Fears have been raised that Fife families could be plunged into severe financial hardship just before Christmas as changes to the benefits system come into force.
The full roll-out of Universal Credit will take place across the region on December 6, but a typical wait of around six weeks for new claimants before they receive any cash has sparked concerns many could end up struggling to make ends meet.
Calls to push back the Fife roll-out until 2018 to ease the financial burden on families over the festive season have been rejected so representatives from several Fife organisations gathered in Kirkcaldy to discuss how they can best support hard-up households.
Anne Hinojosa, a welfare support assistant with Fife Council involved with community job clubs across the region, painted a stark picture of Universal Credit, first introduced in April 2016.
Problems have included confusion with new online forms, waits of up to one hour 40 minutes on charged helplines, a lack of information about how to access foodbanks and a lack of clarity about how to comply with a 35-hour job seeking commitment built into the system.
She said delayed or incorrect payments had proven “catastrophic” for some, particularly those with direct debits. The six-week wait for initial payments appears to be the major concern.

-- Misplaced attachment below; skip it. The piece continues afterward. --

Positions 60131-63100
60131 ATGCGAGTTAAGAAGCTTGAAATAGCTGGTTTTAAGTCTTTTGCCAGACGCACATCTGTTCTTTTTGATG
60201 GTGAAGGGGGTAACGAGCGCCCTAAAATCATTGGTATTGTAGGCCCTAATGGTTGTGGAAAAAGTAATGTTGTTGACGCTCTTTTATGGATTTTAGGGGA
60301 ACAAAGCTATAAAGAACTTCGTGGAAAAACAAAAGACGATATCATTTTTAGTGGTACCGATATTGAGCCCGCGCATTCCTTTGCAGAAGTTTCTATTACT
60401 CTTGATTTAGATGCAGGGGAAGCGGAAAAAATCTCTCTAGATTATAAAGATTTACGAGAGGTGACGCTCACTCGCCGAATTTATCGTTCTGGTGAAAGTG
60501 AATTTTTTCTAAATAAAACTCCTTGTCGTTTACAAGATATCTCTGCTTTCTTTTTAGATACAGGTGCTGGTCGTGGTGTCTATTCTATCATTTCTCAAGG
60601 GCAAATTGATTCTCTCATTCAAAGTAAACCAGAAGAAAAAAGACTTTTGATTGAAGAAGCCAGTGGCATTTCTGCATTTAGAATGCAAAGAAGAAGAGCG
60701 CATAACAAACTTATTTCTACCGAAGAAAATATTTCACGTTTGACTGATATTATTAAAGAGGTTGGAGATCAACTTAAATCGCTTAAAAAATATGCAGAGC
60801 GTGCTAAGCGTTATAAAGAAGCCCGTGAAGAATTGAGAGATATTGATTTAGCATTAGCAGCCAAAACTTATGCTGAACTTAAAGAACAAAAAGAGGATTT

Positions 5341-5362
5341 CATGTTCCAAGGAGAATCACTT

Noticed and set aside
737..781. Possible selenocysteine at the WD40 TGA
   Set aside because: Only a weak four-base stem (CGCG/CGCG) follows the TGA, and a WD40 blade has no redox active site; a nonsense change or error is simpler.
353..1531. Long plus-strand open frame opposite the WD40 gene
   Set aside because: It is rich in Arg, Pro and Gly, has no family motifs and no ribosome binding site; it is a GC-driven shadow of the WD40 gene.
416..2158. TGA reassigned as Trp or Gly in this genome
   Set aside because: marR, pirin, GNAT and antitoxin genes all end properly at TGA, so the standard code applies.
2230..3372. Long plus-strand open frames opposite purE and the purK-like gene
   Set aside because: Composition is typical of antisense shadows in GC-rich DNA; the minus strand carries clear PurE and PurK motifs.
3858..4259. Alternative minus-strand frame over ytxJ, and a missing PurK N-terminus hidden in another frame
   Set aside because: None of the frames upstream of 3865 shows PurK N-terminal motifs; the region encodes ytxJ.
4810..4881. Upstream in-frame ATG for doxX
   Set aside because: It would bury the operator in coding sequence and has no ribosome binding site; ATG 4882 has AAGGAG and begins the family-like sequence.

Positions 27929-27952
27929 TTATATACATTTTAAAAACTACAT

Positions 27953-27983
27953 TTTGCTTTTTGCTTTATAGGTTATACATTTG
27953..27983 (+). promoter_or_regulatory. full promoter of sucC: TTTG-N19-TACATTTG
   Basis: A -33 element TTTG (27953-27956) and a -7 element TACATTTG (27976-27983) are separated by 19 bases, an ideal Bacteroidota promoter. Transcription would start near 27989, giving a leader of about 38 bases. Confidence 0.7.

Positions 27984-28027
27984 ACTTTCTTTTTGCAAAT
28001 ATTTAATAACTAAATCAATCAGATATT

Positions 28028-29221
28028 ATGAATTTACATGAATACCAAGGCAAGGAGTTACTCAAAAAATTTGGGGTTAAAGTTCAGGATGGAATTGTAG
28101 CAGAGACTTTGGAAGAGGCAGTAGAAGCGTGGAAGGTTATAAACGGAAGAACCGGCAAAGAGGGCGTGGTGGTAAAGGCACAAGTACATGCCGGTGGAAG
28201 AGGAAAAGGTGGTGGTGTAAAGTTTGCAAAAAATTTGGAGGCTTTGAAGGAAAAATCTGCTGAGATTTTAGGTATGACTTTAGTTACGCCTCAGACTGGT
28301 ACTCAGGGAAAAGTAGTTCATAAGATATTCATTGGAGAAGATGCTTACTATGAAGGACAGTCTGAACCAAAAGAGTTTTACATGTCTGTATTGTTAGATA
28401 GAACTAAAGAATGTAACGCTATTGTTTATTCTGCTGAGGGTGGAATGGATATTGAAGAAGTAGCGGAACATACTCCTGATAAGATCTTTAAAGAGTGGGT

“The people we tend to see do not have access to credit cards,” she told delegates.
“We’ve had people with no resources, no resilience, and this is a very anxious six weeks for people. They can take an advance but they are treading a balance between eating and heating their homes now and being in financial hardship later.”
She also pointed out that people have gone to foodbanks and had been given dried pasta but had no fuel with which to cook it and faced the prospect of six weeks without toilet rolls or sanitary products.
She said: “This is not a dignified experience for anybody.”
Norma Philpott, of Citizens Advice and Rights Fife, described Universal Credit as a “tsunami heading our way”.
She said: “While the number of multiple debt cases we’ve seen are down, the extent of the issues facing people are certainly not going down and the indications are that we will be getting a bit of growth in that area.”
Fife Council co-leader Councillor David Alexander said it was vital resources are directed to those in most need.
“We are living in a time where there are unacceptable levels of poverty in our society,” he said.
“It’s vital that we work together and share information with our partners to make sure we do the best we can for people who are facing real challenges on a daily basis.”
Council co-leader David Ross said: “Our commitment is to address poverty and inequality, and not just tinkering around the edges.
“Poverty affects everyone – from local shops and businesses who have to close because people have little disposable income to those who can’t find employment and find themselves with debt they can’t handle.”
Professor John McKendrick, an expert on poverty research from Glasgow Caledonian University, said: “There’s no use talking about the policy because it’s coming in. We need to think about how we as partners can make sure that Universal Credit works as well as it can for the citizens of Fife.”